# Category Archives: Conference Proceedings

Hurricanes or typhoons are multi-hazard events that usually result in strong winds, storm surge, waves, and debris flow. A community-level multi-hazard hurricane risk analysis approach is proposed herein to account for the combined impacts of hazards driven by hurricanes including surge, wave, and wind. A tightly coupled ADCIRC and SWAN model is used to account for the surge and wave hazard. Community-level exposure analysis is conducted using a portfolio of building archetypes associated with each hazard. A building-level hurricane vulnerability model is developed using fragility functions to account for content, building envelope, and structural damage. These fragility functions calculate the exceedance probability of predefined damage states associated with each hazard. Then, a building damage state is calculated based on the maximum probability of being in each damage state corresponding to each hazard. The proposed hurricane risk model is then applied to Waveland, Mississippi, a community that was severely impacted by Hurricane Katrina in 2005. The main contribution of this research is modeling the community-level hurricane vulnerability in terms of damage to the building envelope and interior contents driven by surge, wave, and wind using fragility functions to provide a comprehensive model for resilience-informed decision-making.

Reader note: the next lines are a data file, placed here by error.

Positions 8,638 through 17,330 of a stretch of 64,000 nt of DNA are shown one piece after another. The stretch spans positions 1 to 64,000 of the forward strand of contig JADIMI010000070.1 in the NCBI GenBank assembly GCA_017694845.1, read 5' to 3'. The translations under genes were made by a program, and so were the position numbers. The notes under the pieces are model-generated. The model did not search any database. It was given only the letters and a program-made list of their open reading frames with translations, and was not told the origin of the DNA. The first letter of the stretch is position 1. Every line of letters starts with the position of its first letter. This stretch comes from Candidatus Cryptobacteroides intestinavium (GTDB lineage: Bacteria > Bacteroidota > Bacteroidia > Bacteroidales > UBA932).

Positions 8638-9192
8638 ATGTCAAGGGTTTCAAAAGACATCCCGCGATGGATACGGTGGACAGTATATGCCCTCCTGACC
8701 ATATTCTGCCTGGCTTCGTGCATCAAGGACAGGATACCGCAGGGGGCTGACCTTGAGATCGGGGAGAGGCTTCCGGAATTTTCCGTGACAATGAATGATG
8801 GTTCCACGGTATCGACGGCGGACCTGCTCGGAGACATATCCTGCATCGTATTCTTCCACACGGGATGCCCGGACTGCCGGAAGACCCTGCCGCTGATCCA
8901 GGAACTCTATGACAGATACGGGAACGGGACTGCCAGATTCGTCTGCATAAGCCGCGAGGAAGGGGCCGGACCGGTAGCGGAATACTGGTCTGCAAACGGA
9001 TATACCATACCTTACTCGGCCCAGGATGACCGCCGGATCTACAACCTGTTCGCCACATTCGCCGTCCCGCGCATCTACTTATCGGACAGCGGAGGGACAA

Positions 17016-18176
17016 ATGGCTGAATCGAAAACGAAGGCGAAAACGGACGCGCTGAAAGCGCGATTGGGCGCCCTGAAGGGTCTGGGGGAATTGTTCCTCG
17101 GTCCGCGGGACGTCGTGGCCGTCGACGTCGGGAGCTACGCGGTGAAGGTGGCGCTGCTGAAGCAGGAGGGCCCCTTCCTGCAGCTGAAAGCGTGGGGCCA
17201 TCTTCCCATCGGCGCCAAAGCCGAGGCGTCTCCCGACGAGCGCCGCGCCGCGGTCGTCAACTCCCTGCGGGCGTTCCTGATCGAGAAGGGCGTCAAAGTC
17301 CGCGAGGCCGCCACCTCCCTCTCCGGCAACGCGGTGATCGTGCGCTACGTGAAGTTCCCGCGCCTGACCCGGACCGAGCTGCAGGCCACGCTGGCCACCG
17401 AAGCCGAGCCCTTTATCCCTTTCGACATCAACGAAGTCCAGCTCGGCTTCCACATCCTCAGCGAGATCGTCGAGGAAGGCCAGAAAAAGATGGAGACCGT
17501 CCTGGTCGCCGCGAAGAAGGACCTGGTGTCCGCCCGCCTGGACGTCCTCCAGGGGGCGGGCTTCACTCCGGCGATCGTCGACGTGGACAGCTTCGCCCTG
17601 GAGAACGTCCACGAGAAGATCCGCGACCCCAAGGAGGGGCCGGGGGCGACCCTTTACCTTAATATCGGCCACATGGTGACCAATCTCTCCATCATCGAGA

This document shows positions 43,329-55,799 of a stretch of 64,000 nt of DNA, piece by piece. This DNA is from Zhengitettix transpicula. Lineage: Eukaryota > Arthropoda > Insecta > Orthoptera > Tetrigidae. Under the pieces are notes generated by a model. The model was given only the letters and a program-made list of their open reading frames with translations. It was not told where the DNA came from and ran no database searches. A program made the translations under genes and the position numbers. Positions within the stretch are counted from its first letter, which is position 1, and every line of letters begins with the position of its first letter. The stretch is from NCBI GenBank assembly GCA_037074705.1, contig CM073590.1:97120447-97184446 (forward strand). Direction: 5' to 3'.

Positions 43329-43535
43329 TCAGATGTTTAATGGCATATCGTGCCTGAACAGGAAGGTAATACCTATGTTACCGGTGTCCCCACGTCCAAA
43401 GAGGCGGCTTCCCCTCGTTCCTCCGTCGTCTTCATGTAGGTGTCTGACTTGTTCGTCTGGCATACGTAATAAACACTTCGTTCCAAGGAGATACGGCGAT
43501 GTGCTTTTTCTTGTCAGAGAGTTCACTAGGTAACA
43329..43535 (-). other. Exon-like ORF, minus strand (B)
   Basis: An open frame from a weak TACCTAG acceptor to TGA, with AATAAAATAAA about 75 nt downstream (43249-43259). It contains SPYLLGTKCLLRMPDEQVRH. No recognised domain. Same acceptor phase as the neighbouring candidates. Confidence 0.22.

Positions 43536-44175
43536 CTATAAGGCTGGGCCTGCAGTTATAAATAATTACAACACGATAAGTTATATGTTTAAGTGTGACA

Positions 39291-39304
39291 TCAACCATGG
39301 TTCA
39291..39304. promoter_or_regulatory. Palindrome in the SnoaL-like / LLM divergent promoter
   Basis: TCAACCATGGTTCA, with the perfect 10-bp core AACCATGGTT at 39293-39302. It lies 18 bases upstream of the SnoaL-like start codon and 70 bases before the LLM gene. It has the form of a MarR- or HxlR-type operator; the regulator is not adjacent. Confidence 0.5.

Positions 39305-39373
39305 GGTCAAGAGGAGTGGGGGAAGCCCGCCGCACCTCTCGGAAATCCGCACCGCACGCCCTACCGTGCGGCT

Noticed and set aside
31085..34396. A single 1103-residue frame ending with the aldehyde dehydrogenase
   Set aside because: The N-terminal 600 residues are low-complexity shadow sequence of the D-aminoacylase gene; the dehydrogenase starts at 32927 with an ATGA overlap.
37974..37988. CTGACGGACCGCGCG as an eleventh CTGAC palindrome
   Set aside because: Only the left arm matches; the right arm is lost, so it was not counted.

# Cyberinfrastructure for Enhancing Interdisciplinary Engagement in Coastal Risk Management Research

Tackling critical questions often requires the collaboration of researchers from different disciplines or institutions. Coastal hazards research is necessarily interdisciplinary and multi- methodological and often requires a team of researchers, due to its combination of storm-induced changes to the coastal environment, the effects of these changes on built infrastructure, and the combined effects on decision-making for individuals and communities. This paper introduces an interdisciplinary coastal hazard risk model that combines high resolution geospatial data, storm impact forecasts, and an agent-based model in the analysis, and then describes the model’s implementation in a data science cyberinfrastructure. Lessons learned and limitations are also outlined.

# Waves in Wetlands: Hurricane Gustav

Few wave measurements have been made in wetlands during high-energy, surge events, such as hurricanes. During Hurricane Gustav in 2008, many nearshore wave measurements were made in Southeastern Louisiana. These data are used to verify a nearshore wave modeling system and to explore the characteristics of hurricane waves in wetlands. The modeling system consists of the wave generation model WAM, the nearhsore wave model STWAVE, and the circulation model ADCIRC. The measurements confirm reasonable success in modeling the waves. The measurements and modeling also expose some of the problems of measuring waves in highly-variable water depths under hurricane forcing and modeling waves in rapidly degrading wetlands.